A team of UMass Medical School experts say in an article for the Connecticut Health Foundation that it could be a challenge for some states to establish the Basic Health Program (BHP), an option under the Affordable Care Act (ACA) that could make health insurance more affordable for some individuals and families.
Newborn screening has touched the lives of nearly every person born in Massachusetts over the past five decades. That anniversary was celebrated at the State House on Dec. 9, when a proclamation from Gov. Deval L. Patrick declared Dec. 9-15 Newborn Screening Awareness Week in Massachusetts.
“If you think about the screenings we do and the disorders we identify, it can save lives,” Joyce A. Murphy, executive vice chancellor of UMass Medical School’s Commonwealth Medicine division, told the WorcesterTelegram & Gazette in a front page story about the 50th anniversary of the Massachusetts Newborn Screening Program.
New research showing that infants who spent less time looking at people’s eyes were more likely to be diagnosed with autism is an important indicator that autism spectrum disorders (ASDs) may not stem from congenital abnormalities and therefore may be modified by early intervention, according to Teresa V. Mitchell, PhD, a researcher at UMass Medical School’s Eunice Kennedy Shriver Center who performs similar studies with older individuals with ASDs.
A team from Disability Evaluation Services (DES), a unit within UMass Medical School’s Commonwealth Medicine division, recently presented a poster at the Northeast Conference on Public Administration (NECoPA) held earlier this month at the University of Delaware.
Health Law Advocates is an organization that has helped hundreds of thousands of the commonwealth’s most needy residents access adequate health care, Commonwealth Medicine Executive Vice Chancellor Joyce A. Murphy, MPA, told a crowd gathered at nonprofit's18th Annual Benefit Breakfast at the Sheraton Boston Hotel on Nov. 13.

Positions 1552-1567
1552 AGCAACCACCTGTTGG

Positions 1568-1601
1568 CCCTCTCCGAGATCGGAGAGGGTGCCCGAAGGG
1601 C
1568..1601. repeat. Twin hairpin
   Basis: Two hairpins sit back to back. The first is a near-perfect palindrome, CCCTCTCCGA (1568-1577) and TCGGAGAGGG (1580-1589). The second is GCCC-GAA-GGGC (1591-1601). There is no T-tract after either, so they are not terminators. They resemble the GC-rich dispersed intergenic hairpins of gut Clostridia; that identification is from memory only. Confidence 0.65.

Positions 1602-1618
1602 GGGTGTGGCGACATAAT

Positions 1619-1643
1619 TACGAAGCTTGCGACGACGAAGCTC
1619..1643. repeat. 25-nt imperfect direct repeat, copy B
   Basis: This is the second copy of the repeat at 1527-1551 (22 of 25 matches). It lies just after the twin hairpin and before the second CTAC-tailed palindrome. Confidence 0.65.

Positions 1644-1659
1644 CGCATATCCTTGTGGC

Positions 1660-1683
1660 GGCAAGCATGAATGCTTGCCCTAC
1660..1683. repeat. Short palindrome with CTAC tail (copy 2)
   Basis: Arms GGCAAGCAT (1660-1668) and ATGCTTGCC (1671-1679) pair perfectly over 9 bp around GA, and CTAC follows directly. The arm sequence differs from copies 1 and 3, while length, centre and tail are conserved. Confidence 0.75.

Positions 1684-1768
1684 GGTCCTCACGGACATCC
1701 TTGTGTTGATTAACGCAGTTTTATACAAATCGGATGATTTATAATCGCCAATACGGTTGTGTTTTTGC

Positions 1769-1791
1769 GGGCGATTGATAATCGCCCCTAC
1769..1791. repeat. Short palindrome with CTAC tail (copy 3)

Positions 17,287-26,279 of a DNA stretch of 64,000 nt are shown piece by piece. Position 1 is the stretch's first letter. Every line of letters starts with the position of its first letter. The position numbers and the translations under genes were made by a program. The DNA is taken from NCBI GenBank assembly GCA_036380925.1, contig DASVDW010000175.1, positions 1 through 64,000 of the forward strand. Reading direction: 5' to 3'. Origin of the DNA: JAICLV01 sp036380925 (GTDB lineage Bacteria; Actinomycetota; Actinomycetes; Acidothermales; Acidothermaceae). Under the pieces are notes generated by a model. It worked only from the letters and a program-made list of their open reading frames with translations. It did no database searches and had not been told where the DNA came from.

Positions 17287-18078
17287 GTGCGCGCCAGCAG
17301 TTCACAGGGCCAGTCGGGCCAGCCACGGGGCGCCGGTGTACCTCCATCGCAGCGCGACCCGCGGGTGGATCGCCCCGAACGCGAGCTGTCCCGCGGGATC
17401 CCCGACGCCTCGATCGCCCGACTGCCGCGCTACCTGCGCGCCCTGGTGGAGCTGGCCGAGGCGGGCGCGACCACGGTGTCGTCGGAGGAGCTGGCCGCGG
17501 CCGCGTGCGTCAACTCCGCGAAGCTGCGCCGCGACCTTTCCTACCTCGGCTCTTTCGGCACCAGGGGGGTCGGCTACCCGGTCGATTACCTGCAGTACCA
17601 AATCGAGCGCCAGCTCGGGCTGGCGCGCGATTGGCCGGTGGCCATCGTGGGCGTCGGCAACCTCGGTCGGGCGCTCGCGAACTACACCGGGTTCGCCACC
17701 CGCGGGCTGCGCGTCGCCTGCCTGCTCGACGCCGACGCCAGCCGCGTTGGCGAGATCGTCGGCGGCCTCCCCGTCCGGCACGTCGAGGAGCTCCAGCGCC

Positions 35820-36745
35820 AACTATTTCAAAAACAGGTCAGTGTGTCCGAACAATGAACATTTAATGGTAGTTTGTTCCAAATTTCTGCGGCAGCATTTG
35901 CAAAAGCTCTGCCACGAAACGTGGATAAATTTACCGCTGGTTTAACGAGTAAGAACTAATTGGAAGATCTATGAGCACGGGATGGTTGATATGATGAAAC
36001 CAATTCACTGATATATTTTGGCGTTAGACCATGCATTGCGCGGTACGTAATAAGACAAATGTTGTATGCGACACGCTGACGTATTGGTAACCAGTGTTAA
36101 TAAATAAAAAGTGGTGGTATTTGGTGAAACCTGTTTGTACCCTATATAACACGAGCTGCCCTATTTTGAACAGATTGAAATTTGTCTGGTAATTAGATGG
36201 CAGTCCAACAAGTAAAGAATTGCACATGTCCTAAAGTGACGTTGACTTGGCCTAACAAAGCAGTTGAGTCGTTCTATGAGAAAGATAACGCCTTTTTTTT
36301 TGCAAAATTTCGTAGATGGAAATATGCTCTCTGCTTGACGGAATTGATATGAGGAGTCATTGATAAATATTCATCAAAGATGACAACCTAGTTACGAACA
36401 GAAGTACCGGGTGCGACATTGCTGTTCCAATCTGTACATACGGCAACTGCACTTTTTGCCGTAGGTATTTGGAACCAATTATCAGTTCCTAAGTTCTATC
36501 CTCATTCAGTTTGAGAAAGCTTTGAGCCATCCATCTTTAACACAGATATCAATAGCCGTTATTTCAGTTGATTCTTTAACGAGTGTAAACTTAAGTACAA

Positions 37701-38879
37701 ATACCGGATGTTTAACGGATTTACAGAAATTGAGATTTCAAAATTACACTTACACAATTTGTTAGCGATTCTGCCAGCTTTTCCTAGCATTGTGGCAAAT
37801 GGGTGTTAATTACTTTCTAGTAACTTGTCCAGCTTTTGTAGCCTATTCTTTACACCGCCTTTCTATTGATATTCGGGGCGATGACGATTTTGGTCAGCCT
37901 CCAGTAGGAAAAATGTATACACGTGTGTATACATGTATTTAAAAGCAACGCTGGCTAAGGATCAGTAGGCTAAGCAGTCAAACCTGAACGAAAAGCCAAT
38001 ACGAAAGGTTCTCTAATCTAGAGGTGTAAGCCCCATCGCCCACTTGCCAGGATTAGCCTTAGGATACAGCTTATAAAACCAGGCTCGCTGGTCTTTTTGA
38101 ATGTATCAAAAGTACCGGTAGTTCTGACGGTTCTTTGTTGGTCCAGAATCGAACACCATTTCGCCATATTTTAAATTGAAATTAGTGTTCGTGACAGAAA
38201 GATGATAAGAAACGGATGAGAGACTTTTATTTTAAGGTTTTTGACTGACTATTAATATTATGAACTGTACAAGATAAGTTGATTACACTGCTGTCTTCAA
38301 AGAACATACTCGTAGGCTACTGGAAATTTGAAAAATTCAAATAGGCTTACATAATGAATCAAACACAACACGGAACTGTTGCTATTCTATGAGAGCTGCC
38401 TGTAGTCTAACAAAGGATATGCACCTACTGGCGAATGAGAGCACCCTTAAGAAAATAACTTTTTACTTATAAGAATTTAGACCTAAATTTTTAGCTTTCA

The Center for Health Care Financing, a unit within UMass Medical School’s Commonwealth Medicine division, was featured in a Sunday Boston Globe story about cities and towns seeing fewer residents at their local flu clinics. The Center runs the Vaccine Reimbursement Program for several Massachusetts municipalities.
A partnership between UMass Medical School, two central Massachusetts nonprofits and a Cambridge startup is working to provide better jobs for people with disabilities. And they’re helping the environment, too.
The Center for Health Care Financing, a unit within UMass Medical School’s Commonwealth Medicine division, assisted the state of New York in identifying more than $496 million in erroneous Medicaid payments and helped the state recover $211 million from the federal government.
The State of Michigan has awarded UMass Medical School’s Center for Health Care Financing a contract to assist with cost control of Michigan’s Medicaid program by helping the state maximize access to federal Medicare benefits for eligible residents.
The first annual UMass Medical School Work Without Limits conference, Raise the Bar Hire!, drew nearly 400 attendees and featured more than 40 exhibitors, all gathered at the Four Points by Sheraton in Norwood last week to highlight ways to advance employment for people with disabilities.
Without Community Case Management (CCM), a service of UMass Medical School’s Commonwealth Medicine division, more than a thousand children and young adults in Massachusetts with complex medical needs may have been forced to leave their families and live in institutions to get the care they need.
The Federal Bureau of Prisons has awarded a new five-year contract to UMass Medical School to continue coordinating health care services for inmates at the Federal Medical Center (FMC) located in Devens, Mass.
The Federal Bureau of Prisons has awarded the University of Massachusetts Medical School a contract to manage comprehensive medical services to approximately 4,900 inmates at the Federal Medical Center located in Butner, North Carolina.
UMass Medical School is partnering with the Massachusetts Medicaid program, MassHealth, in an effort to develop a model that will fully integrate the delivery and financing of care for all 21- to 64-year-old “dual eligibles,” those who qualify for both Medicare and Medicaid services.
With $1 million in funding from the Innovation Center at the Centers for Medicare and Medicaid, the state will oversee the project, which will demonstrate how this care and financing model would work. UMass Medical School will provide MassHealth with support in four main areas of the project: